Yet, some exceptions exist. Kubrick’s The Shining (1980) clocks in at 146 minutes. And the 2018 remake Suspiria tops out at 153 minutes, an hour longer than Argento’s original film. Meanwhile, Ari Aster’s Midsommar (2019) is a 171-minute juggernaut of folk horror filmmaking. These films used that extra time to flesh out particulars that usually get in the way of the anticipated scares when most horror films don’t bother.
Slasher films, for better or for worse, have little to say beyond the carnage. And were it not for some of the excruciatingly extended kills of Terrifier 2, the film wouldn’t run for an entire 138 minutes.
Few scenes of violence in the picture are brief, for Art the Clown takes his time at each opportunity, adding bloody after bloodied insult to injury, contributing to the over-the-top cruelty of the film.
If traditional horror films maintain a short screen time for a lack of character development, Terrifier 2 withdraws a surplus of time and uses it to disturbing effect, not only to inject the film with some unexpected character and story but also to annihilate both its characters and the resolve of its audience.
Because when it comes to Terrifier 2, the blood is clearly its lifeblood.
Many horror films are produced with an understanding of self-censorship, working to earn the more marketable R rating and avoid the box office kiss of death that is NC-17, gutting their film’s content in order to screen in as many theaters as possible.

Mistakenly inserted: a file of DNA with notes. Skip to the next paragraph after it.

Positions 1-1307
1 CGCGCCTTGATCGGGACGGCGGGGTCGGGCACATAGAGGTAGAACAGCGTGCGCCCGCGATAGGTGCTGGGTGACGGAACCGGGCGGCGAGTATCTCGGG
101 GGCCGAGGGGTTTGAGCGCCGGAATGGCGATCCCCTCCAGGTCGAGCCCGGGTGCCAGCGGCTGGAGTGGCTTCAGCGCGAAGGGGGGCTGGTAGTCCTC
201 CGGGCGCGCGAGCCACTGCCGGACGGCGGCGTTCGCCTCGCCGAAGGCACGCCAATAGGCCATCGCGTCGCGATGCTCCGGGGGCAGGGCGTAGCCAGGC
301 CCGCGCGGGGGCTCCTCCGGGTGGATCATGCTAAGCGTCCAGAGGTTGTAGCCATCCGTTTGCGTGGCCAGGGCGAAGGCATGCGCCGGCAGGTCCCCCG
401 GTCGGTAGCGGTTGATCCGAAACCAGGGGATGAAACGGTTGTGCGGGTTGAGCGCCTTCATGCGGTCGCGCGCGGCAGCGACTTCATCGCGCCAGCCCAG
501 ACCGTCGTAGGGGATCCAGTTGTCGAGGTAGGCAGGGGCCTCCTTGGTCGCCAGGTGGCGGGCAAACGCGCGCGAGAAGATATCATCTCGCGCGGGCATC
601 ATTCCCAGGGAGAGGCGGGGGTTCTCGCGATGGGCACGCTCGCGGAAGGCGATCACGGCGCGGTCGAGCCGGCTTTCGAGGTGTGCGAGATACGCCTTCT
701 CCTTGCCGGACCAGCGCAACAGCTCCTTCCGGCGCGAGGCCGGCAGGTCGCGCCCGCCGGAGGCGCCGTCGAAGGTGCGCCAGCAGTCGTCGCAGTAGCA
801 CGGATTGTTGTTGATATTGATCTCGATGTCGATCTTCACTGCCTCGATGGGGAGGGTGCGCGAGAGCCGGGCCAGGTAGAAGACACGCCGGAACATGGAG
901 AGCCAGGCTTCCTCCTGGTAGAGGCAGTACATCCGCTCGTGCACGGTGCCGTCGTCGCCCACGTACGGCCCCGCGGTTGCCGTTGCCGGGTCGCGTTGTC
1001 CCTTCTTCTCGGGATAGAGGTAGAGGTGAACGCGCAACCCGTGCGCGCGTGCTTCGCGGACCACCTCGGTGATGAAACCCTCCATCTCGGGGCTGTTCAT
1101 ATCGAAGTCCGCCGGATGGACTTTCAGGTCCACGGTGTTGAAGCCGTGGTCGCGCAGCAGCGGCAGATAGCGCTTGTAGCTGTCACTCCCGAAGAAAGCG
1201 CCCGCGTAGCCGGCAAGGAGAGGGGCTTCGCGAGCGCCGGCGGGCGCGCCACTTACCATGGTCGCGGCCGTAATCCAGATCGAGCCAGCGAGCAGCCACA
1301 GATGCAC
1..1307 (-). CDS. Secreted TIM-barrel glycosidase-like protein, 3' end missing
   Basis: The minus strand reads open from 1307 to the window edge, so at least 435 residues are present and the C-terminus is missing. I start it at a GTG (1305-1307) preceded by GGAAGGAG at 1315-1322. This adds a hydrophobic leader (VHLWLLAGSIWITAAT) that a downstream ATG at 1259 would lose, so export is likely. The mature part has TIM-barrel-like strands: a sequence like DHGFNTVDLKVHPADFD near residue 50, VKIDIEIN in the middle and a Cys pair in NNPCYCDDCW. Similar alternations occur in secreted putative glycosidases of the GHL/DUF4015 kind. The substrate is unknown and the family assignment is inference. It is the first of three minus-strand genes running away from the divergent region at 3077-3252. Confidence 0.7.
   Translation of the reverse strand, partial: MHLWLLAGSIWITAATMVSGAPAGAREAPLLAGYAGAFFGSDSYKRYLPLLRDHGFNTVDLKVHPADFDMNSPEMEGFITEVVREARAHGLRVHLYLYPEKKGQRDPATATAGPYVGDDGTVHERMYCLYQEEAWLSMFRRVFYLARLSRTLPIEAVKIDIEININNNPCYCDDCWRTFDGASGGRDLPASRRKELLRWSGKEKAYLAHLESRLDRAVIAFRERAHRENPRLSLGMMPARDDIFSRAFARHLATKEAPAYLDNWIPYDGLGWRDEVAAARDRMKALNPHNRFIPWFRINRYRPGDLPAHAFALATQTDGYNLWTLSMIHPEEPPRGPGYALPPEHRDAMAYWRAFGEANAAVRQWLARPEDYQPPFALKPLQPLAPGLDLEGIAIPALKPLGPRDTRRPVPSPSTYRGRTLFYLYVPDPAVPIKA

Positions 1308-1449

But Terrifier 2 wasn’t produced under those guidelines.
Bypassing the MPAA, the film would screen as unrated and was initially planned for only 850 theaters nationwide for four days. It was a daring move on the part of distributor Bloody Disgusting, but the gamble would pay off, earning additional theaters and an extended theatrical run.
Films under a similar framework haven’t been as lucky. Writer-director Adam Green, for one, has sidestepped the MPAA and distributed his slasher Hatchet franchise in various ways, and they’ve earned a respectable cult status, deservedly so. His films remain a throwback to the camp of 1980s slasher films, seasoned with excessive violence and some self-aware humor but certainly not as unsettling as Terrifier 2 due to the frenetic cinematography of the kills.